The sales mantra “Always Be Closing,” or ABC, is what every salesperson learns in their first sales class. Yet, in today’s technology-driven society where everyone has access to an infinite amount of information at their fingertips, is ABC really the best way to approach a potential customer or make a sales presentation?

When the phrase “Always Be Closing” was immortalized in the 1992 movie Glengarry Glen Ross, the business world looked much different. Desktop computers were used only for spreadsheets and documents, as there was no internet. Cell phones were just beginning to emerge as stationary units attached to the floorboards of cars. Pagers were the popular instant messaging device as long as you could find a pay phone. Access to information and means of communication were pretty archaic compared to today’s standards. The salesperson’s time in front of a customer was devoted to educating them about the product’s specifications and performance capabilities. Since there was no internet, the business owner wasn’t able to Google this information. “Always Be Closing” was a high priority in sales call strategy, as the sales mentality was “if I don’t sell them, someone else will.”

Sales presentations today have made a 180-degree turn — no longer is critical information about the product or service passed only through the salesperson. In today’s information age, the internet is available whenever and wherever you want. Does this mean the death of the salesperson could be at hand?

Not if they relearn their ABCs. Instead of ABC being a phrase about what the salesperson wants, the phrase today is all about helping the customer get what they want: Assist the customer in Buying what they need and then Confirm that they are satisfied with their purchase.

When the salesperson held the cards to all the product or service information, the sale was very much a win/lose situation, therefore lending credence to the phrase “buyer beware.” Today, the customer has the information about the products or services available to them. The salesperson’s job is to Assist the customer in understanding the benefits of the service or product as it relates to the customer’s needs. A key strategy in assisting customers is to put yourself in the customer’s shoes and see how your services or products will benefit them.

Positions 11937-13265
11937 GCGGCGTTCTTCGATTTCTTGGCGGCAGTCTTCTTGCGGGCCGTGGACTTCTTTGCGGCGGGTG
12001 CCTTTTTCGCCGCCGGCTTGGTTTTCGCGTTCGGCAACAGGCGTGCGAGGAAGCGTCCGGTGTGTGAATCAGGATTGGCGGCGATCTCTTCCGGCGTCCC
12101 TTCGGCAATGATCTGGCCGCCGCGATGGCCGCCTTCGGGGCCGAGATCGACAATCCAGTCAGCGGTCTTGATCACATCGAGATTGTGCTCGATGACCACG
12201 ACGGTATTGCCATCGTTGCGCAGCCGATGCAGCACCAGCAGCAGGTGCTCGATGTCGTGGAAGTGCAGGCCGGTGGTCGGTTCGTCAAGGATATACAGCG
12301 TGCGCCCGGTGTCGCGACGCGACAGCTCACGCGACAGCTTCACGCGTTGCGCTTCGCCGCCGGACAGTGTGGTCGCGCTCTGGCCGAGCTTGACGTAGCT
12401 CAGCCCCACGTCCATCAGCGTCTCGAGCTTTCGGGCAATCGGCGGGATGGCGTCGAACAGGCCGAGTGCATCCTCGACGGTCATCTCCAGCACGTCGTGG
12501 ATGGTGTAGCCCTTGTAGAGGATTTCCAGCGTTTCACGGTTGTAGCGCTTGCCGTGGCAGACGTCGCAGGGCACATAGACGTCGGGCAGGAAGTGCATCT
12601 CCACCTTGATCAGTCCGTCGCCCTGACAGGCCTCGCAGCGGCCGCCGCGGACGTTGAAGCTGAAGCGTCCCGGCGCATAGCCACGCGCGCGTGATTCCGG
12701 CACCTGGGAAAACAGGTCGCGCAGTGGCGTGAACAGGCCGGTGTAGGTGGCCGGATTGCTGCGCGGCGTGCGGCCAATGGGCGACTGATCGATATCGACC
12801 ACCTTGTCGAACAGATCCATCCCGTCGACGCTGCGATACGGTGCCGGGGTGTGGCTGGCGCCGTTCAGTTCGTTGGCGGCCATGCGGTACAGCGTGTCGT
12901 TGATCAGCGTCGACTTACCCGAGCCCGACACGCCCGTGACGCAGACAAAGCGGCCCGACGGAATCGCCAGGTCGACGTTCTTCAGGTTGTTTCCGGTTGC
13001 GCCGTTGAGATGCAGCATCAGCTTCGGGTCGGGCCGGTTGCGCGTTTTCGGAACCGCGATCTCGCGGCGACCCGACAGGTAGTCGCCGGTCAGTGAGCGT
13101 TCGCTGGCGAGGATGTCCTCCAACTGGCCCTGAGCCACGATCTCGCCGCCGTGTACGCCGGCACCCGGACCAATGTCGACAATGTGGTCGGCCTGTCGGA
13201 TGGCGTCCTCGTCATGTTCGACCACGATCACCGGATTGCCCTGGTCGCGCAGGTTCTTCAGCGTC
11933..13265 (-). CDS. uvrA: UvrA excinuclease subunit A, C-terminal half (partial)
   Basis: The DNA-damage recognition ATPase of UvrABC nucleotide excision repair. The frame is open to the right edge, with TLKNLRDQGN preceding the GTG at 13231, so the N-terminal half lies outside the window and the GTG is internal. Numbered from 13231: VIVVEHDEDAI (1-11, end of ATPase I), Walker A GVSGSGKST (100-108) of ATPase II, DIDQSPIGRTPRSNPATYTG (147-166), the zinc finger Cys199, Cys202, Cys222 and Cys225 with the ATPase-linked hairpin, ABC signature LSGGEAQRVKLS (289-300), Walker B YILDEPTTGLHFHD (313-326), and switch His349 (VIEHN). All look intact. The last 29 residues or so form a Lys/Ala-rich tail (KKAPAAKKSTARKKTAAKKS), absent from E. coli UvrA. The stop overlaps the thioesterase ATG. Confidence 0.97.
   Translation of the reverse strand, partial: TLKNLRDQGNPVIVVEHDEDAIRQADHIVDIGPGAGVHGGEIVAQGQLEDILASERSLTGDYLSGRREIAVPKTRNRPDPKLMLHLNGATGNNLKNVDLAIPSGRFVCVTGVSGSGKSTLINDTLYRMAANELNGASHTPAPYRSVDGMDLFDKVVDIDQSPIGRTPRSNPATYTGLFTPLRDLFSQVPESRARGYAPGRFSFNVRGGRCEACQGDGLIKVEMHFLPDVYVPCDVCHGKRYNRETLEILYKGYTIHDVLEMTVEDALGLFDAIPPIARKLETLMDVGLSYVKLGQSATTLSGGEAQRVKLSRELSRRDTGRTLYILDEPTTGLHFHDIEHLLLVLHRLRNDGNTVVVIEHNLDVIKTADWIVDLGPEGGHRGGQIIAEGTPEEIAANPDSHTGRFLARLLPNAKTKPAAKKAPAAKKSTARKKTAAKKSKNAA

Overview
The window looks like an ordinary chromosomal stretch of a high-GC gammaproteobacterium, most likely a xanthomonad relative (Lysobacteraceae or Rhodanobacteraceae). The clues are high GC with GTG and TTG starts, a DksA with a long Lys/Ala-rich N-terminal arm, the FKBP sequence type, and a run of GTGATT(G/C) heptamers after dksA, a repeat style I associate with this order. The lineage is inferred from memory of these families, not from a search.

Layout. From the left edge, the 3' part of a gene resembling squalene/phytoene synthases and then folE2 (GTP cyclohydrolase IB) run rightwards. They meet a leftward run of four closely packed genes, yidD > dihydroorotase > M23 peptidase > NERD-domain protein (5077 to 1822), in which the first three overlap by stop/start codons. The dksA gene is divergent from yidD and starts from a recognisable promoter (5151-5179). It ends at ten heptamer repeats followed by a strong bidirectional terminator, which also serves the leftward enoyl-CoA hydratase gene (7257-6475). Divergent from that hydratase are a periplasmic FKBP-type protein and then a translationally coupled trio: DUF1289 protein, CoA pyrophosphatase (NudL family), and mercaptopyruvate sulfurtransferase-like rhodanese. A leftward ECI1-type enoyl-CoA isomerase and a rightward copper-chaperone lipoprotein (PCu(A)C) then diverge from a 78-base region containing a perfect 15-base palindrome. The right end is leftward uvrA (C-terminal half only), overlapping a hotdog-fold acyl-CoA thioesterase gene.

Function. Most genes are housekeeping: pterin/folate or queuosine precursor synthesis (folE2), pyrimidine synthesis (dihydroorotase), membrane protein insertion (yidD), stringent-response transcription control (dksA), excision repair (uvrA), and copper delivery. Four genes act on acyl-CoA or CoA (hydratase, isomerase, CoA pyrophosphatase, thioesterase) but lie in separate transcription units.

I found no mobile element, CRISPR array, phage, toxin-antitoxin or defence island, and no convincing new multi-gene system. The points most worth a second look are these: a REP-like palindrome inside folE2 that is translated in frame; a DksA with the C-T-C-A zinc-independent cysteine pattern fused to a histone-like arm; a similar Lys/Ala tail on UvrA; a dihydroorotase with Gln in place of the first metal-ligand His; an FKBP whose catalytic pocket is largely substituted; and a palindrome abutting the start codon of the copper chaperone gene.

Salespeople used to be more interested in what they wanted out of the sale than in what the customer needed to buy. Now, the salesperson’s job is to listen and help the customer Buy what they need, using “have” and “want” questions to discover the problem behind that need. The customer will buy when they believe they can benefit from using the service or product. A key strategy to helping customers buy is to share information about other satisfied customers.

The salesperson of the past was interested in getting to the close, and following up or building relationships were not fundamental strategies for success. The job of the salesperson today is not done once the deal is closed; actually, it’s just the opposite. Today the customer has high expectations of customer service after the sale. A key strategy to Confirming that the customer is satisfied with the purchase is to pick up the phone and call them. No longer can a salesperson hide when a sale goes bad. Instead, they need to quickly resolve the customer’s issues. And they should always ask for referrals and recommendations once the customer is 100% satisfied.

Sales is no longer just about taking an order; it’s about personal connections and serving others. The new sales strategy is not to sell on purpose, but with a purpose. This change in the role does not mean the death of the salesperson; again, it’s just the opposite. Great salespeople want to solve problems and be a part of something bigger than just a single transaction. By relearning their ABCs, they can spell out their own success through creating win/win situations for the customer and, as a result, themselves.